Ambroise Tremblay: Birth: 21 Mar 1726 in St Francois Xavier de La Petitie Riviere, Province de Quebec. Death: 1 Mar 1767 in Detroit, Wayne Co, Michigan
Note: nst English penetration into the Lake region and the Ohio valley had been definitely recognized. Voyageurs in growing numbers made Detroit their headquarters. Every year witnessed a few immigrants and discharged soldiers taking up lands in the vicinity of Fort Ponchartrain, and the concessions made to them begin to figure in the official dispatches as early as 1734. In 1749 a determined effort was made to increase the population of Detroit. The following proclamation from Governor Galissonniere was read in every parish along the St. Lawrence.""Every man who will go to settle in Detroit shall receive gratuitously, one spade, one axe, one ploughshare, one large and one small wagon. We will make an advance of other tools to be paid for in two years only. He will be given a Cow, of which he shall return the increase, also a Sow. Seed will be advanced the first year, to be returned at the third harvest. The women and children will be supported one year. Those will be deprived of the liberality of the King, who shall give themselves up to trade in place of agriculture.""These prospects must have proved so alluring that the same year a large number of emigrants took advantage of them. A contemporary document acquaints us with their names and interesting family details. The following is a typical entry.Louis Plichon was sent from Montreal and arrived in Detroit the 26th of July, 1749, with his wife and two children to take up the land assigned to him. It is 3 arpents long by 40 arpents deep, and is situated on the south side abutting (the land of) Louis Gervais on the north, and lands not yet conceded on the south. The fifth ration here mentioned was accorded to one of his wife's brothers who rejoined him in 1750.He recieved as a donation:4 rations from July 26, 1749, to the same day, 1750, and from July 26, 1750, five rations up to Jan. 26, 1751.2 roebucks for meat 2 augers2 (?) of flour 1 sow1 hoe 7 chickens1 axe 80 roofing nails1 ploughshare complete 4 lbs. powder1 scythe 6 lbs. leadHe received to be returned or paid back:20 bushels of wheat 1 cow1 bushel of corn 1 oxThe list goes on with the names so familiar in the old French life of Detroit. Jean-Baptiste Drouillard comes with his wife, five boys and two girls. There are the Le Beau's, Pilets, Le Ducs, Godfroys, and Tremblays, all with their wives and children. In on instance, the Royal notary must have been unwilling to spill over the one well-ruled page that was assigned to every settler, for, in the case of Jacques Bigras the only reference to his children is that they are "a numerous progeny." The settlement acquires a shoemaker in the person of Francois Mallet, with his wife and son. According to the notarial document about seventy-five souls were added to the population in the fall of 1749.Many of the entries, similar to the one quoted in full, state that land is granted on the "south side". All voyageurs called the connection between Lake St. Clair and Lake Erie not a river, but a Strait, Le Detroit. All lands lying along this strait were said to be at Le Detroit. What we now call the Canadian side was to them the "south side"; the American side was the "north side." *Taken from "The Catholic Church in Detroit 1701-1888" (George Paré - Gabriel Richard Press- 1951)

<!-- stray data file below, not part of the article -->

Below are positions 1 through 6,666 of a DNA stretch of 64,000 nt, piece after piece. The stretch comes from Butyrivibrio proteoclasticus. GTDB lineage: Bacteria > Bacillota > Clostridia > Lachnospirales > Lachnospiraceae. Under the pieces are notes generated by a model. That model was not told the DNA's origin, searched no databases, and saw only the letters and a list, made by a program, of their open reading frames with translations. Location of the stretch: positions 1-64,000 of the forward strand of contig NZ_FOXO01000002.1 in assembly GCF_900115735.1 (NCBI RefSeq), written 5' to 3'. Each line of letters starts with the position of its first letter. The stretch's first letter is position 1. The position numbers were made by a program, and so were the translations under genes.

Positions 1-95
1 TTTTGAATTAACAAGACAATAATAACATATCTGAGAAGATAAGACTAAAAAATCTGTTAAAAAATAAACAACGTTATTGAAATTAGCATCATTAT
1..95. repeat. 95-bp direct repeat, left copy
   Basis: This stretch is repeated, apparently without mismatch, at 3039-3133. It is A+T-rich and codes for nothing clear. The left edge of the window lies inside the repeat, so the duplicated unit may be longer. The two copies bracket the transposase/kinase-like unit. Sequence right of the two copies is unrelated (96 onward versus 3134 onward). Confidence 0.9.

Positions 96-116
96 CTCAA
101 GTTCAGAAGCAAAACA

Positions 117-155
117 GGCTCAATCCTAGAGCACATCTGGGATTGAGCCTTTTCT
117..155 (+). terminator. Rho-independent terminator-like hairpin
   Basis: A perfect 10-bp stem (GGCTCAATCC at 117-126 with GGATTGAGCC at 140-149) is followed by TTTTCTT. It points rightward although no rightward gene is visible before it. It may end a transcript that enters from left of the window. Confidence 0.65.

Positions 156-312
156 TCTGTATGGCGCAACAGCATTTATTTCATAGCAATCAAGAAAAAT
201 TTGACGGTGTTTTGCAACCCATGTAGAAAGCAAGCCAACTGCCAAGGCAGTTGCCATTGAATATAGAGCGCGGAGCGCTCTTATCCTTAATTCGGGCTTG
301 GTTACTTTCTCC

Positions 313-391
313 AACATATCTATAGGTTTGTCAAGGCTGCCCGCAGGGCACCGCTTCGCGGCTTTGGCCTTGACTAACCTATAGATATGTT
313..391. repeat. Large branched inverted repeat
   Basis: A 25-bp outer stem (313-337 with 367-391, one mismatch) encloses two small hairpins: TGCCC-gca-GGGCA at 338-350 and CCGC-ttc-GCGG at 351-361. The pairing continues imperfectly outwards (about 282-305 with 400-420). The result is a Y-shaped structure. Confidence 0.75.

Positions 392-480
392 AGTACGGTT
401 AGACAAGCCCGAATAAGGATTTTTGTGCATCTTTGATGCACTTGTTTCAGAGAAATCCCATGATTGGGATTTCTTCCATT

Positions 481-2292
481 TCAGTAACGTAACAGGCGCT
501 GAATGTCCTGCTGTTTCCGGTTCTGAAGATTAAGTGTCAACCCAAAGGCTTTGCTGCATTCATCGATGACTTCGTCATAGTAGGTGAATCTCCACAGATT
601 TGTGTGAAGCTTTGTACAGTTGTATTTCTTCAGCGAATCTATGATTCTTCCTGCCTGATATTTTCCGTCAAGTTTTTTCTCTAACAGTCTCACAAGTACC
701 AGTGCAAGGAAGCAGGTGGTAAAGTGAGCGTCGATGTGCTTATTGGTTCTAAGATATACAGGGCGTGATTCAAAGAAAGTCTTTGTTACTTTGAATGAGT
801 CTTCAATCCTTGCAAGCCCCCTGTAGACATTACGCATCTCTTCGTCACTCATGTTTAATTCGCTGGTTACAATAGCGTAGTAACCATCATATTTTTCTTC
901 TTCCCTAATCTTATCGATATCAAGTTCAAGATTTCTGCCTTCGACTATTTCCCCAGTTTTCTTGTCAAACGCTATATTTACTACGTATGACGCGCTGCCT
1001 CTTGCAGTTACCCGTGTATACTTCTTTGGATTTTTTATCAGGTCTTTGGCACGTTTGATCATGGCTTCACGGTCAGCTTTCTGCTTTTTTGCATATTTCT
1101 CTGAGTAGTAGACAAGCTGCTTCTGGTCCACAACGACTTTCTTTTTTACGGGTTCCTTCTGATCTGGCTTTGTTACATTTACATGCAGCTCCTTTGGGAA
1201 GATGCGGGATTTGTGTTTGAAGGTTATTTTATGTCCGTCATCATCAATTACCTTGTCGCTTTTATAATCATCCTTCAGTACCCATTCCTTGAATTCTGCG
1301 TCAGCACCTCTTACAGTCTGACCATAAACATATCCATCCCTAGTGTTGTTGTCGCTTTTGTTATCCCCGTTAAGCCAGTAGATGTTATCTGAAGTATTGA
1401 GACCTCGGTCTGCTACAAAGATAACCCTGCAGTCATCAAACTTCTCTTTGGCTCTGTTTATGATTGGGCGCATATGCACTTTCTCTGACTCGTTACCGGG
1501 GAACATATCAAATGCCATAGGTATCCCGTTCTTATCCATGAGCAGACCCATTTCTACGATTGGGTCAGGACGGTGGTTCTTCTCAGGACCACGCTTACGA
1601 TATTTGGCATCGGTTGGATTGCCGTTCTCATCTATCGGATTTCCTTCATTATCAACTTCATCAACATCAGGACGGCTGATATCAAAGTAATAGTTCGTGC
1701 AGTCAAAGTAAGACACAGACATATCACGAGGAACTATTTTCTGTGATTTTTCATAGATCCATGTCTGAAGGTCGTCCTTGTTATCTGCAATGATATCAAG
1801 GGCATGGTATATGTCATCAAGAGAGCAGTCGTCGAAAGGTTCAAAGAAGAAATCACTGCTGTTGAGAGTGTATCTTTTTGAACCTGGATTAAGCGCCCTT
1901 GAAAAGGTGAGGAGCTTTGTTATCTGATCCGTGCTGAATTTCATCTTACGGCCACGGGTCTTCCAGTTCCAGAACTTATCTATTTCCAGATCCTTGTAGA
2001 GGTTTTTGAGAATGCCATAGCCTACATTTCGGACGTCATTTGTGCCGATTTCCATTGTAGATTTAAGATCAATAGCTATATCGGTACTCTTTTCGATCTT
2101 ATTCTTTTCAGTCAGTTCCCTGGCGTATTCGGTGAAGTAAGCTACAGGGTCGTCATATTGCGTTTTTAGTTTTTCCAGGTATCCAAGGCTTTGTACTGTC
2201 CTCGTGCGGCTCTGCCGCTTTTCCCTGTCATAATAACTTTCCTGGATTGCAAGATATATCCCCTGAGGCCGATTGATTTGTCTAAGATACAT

Note: "The migration from Quebec to Detroit""By 1730 the importance of Detroit as a bullwark agai
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